Learning to bond between screens, across borders

Peyton yawns and stretches as my sister Katie holds her during our first Skype conversation. (Screen grab by Janelle Retka)
Peyton yawns and stretches as my sister Katie holds her during our first Skype conversation. (Screen grab by Janelle Retka)

Instagram introduced me to my niece.

The next time I saw her was through iCloud. Then on Facebook. A few days later, via Skype.

In the next five months, I was immersed in photos of her furrowed eyebrows and wordless personality before we even met in the same place in the same time zone.

My oldest sister packed her bags to move from Seattle to Australia eight years ago for what we thought would be a three-year job contract. Before long, Katie had met my brother-in-law, Josh, and settled down.

Peyton Elise Barkley was born to them on February 24, 2014.

Separation of families across borders is an increasing trend, as globalization continues to make every part of the world more accessible. Emigration from the U.S., immigration into the U.S. and the military all contribute to the separation of families across international borders.

In the midst of all of this, how does one maintain a healthy relationship with a loved one? Moreover, how does one create a relationship with an infant from the other side of the world, and how will Peyton and I learn to love each other?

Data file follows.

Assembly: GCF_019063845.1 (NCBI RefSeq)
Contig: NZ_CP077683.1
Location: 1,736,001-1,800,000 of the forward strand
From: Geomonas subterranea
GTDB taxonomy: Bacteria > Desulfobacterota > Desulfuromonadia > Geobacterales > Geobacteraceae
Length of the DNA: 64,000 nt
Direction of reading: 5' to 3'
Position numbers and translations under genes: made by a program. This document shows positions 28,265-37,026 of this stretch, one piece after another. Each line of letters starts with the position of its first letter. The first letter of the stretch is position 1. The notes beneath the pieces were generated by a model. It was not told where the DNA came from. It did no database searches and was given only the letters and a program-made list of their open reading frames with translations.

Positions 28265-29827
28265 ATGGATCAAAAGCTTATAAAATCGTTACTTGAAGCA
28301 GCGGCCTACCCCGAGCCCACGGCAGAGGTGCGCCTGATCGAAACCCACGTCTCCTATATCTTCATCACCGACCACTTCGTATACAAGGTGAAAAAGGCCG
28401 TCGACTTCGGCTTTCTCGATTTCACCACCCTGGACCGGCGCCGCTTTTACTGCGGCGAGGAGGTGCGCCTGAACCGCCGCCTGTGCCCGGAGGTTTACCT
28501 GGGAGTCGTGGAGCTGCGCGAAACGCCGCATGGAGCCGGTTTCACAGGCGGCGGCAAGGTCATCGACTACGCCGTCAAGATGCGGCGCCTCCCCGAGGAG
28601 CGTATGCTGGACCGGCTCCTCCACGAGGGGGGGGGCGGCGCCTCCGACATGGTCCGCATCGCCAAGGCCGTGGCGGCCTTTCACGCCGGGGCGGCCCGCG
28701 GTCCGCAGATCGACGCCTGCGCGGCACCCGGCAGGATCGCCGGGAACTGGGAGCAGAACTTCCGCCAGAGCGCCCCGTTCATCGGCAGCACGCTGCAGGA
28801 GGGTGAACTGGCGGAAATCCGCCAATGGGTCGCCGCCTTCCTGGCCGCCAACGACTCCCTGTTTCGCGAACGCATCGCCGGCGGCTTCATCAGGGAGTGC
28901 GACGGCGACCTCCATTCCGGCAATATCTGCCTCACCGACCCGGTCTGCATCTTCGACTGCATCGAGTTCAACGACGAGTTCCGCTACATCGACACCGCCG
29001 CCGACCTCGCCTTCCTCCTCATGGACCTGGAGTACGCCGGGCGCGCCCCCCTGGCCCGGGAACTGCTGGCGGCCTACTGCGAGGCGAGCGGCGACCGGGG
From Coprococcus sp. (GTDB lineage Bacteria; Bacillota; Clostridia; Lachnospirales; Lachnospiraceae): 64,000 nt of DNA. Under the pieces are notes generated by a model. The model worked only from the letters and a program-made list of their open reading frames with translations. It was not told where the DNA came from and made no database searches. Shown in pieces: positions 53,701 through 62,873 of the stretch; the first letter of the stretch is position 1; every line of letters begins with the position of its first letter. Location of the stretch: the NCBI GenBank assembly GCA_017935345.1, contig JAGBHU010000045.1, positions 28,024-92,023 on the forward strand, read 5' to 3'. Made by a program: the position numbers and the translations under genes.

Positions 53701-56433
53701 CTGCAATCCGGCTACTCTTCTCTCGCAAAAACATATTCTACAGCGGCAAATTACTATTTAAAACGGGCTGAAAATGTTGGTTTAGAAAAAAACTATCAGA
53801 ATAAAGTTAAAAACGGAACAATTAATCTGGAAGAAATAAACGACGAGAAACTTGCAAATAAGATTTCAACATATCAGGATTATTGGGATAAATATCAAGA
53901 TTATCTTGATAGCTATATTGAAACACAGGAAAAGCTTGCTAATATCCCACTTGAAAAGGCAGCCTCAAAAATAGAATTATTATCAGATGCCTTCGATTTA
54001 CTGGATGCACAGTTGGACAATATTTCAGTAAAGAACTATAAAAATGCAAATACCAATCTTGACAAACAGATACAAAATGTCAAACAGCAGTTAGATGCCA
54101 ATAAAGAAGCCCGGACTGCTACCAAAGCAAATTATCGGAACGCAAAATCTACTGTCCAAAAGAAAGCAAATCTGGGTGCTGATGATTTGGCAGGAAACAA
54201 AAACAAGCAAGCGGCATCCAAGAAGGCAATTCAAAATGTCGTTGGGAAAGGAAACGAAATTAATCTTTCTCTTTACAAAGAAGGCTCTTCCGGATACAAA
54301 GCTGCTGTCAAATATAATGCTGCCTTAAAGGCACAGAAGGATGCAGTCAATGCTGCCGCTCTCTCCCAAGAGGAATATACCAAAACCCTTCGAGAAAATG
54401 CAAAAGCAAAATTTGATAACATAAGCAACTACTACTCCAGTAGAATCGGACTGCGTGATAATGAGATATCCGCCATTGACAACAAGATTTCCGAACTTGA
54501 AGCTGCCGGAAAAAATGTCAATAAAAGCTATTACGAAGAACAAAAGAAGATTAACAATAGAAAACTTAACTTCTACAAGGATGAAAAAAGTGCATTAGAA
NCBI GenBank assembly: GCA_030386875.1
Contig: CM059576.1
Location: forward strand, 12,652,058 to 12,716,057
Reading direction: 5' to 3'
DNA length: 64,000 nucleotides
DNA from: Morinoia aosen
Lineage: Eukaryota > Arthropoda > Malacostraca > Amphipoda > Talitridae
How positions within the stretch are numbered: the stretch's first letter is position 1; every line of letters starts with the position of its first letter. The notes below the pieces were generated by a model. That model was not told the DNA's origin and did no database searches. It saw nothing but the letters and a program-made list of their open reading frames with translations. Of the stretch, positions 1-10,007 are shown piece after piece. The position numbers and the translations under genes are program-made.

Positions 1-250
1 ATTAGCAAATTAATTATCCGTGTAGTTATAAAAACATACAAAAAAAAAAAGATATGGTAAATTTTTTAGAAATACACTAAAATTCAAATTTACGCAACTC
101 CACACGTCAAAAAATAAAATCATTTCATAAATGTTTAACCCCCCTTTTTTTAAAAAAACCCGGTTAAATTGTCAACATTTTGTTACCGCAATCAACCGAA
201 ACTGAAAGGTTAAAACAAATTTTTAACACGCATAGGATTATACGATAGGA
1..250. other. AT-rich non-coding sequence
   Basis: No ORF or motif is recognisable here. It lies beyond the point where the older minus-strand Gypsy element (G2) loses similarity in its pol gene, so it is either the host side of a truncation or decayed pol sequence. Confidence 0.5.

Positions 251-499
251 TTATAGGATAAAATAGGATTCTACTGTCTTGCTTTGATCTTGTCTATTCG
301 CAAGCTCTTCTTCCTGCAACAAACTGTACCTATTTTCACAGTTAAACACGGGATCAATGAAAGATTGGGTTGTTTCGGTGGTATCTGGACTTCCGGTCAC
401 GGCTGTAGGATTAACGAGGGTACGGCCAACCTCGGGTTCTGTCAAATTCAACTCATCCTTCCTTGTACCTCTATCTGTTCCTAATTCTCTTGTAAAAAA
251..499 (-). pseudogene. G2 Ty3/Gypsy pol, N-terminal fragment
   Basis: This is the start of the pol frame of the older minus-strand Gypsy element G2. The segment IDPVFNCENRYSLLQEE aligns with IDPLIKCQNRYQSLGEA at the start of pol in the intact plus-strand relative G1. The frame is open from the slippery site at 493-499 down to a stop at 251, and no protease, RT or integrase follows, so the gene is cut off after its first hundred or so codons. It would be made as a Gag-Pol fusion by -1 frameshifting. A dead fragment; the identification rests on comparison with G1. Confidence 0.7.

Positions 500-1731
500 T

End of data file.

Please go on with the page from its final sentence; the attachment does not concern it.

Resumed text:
With adults and older children, connecting through social media can be a good supplement for relationship maintenance when in-person connections are not possible.

But while humans are born to recognize faces and voices, attempting to form or maintain a relationship with an infant through social media could lead to a relationship that is “different and not complete,” Susan Spieker, a professor of family and child nursing at the University of Washington explained.

Spieker focuses her research on infant and child social and emotional development. For a social media relationship with an infant to be substantive, she said, one would need to have multiple contacts a day using video conversations that engage the voice and the face.

“Is the connection really good? Is there a delay?” Spieker asked.

Babies need “serve and return” interactions, in which the baby coos and the adult responds — as if taking turns talking — with the infant following an eye gaze, Spieker explained.

“That’s really key,” Spieker said. “That’s the context of language learning.”

In transnational relationships, social media and video conversations can sometimes be the only option for building or maintaining relationships, as was the case for Iraq war veteran Krystal Loverin of Bend, Ore.